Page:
The Ploughshare (1915). Courtesy The Museum of Modern Art Film Stills Archive.

September 09, 2021 – September 23, 2021

The Museum of Modern Art

John H. Collins joined the pioneering Edison Studios as a stenographer and scenery painter in 1912.  Two years later, he had become Edison’s most advanced director, with a crisp, streamlined style quite divorced from the Victorian stage trappings that still stuck to much of the prewar American cinema.  But his career was tragically cut short when he died, at the age of 28, in the Spanish flu epidemic of 1918.  His surviving films suggest that the rapidly evolving American film industry had lost an artist of rare talent whose creativity was only beginning to blossom.

This program presents several recent digital restorations of Collins’s work drawn from MoMA’s unique collection of Edison negatives. Musical accompaniment composed and performed by Ben Model.

Making a Convert (1914) Collins’s easy grace is already apparent in his first solo directing effort, a one-reel public service film warning New Jersey residents to stay out of the way of oncoming streetcars that becomes a beguiling romantic comedy.

The Last of the Hargroves (1914) Gertrude McCoy, a lanky Southern beauty who was one of Edison’s most popular stars, plays a mountain girl who helps end an a generational feud between two families.

The Portrait in the Attic (1915) Attached to the memory of her late mother, a young girl refuses to acknowledge her father’s new wife.  This one-reeler was one of Collins’s first films with Viola Dana, an Edison star who later became his wife and most frequent collaborator.

What Could She Do? (1914) Suddenly orphaned, a Southern belle finds herself without a place in the world, until she discovers a talent for undercover police work.  Gertrude McCoy wrote and stars in this three-reel production, which Edison – still reluctant to enter the new market for multiple-reel “feature” films – designed to be shown either in one go or as three one-reel chapters (of which, alas, only the first two survive).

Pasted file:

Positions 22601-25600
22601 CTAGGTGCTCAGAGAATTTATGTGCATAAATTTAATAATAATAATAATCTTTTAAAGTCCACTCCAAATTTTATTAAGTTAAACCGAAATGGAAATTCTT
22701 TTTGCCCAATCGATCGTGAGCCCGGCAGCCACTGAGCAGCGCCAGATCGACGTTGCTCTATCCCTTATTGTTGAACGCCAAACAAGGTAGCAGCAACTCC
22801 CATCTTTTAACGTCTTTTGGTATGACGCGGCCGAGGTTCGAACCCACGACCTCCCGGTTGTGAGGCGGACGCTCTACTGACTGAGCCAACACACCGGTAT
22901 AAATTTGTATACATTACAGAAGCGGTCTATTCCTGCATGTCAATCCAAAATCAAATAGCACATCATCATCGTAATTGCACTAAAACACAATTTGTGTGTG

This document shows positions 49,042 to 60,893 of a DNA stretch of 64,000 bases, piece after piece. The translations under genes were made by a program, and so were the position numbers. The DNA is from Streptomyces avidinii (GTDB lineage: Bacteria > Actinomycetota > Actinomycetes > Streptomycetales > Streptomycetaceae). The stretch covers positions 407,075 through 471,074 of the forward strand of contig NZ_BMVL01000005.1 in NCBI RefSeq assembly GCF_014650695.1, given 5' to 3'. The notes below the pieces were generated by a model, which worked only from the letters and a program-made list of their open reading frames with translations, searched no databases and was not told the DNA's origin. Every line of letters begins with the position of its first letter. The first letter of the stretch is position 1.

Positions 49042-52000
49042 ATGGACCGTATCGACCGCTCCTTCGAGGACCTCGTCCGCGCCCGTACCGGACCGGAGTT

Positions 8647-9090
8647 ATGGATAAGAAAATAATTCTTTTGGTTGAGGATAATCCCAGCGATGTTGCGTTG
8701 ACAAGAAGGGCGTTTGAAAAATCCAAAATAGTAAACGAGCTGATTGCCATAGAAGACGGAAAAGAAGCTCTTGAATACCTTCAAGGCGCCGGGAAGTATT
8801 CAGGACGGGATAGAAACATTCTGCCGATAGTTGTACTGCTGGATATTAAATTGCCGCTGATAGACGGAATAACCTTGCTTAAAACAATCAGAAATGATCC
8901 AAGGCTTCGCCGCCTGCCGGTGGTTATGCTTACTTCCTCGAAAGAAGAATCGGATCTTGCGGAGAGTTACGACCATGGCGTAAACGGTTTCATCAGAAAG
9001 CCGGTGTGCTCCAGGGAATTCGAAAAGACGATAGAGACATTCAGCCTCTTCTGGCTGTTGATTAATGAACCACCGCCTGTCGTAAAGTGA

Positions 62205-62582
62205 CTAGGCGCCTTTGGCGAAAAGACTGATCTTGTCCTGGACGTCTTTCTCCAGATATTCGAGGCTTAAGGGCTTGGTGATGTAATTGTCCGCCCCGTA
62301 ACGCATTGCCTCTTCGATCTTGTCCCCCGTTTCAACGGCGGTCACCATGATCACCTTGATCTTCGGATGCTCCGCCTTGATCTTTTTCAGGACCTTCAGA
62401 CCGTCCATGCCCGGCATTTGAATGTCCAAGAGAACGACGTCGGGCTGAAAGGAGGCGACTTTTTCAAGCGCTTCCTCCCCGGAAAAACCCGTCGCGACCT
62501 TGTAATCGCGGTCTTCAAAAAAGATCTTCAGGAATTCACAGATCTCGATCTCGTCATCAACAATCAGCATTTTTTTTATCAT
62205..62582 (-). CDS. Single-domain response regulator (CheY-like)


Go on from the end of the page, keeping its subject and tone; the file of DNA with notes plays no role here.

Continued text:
The Slavey Student (1915) Another Edison proto-feature, this three-reeler combines boarding school comedy and melodramatic redemption.  Viola Dana stars as an orphaned teenager working her way through an exclusive girls’ school contending with the romantic entanglements of her fellow students and a brother in jail for a crime he didn’t commit.

The Ploughshare (1915) The novelistic ambitions of Mary Imlay Taylor’s screenplay run up against the awkward, short-lived format of the four-reel feature with a densely plotted melodrama about love, betrayal, and politics in the old South.

Organized by Dave Kehr, Curator, Department of Film

Film at MoMA is made possible by CHANEL.

Additional support is provided by the Annual Film Fund. Leadership support for the Annual Film Fund is provided by Debra and Leon D. Black and by Steven Tisch, with major contributions from The Contemporary Arts Council of The Museum of Modern Art, Jo Carole and Ronald S. Lauder, the Association of Independent Commercial Producers (AICP), The Brown Foundation, Inc., of Houston, The Junior Associates of The Museum of Modern Art, and the Samuel I. Newhouse Foundation.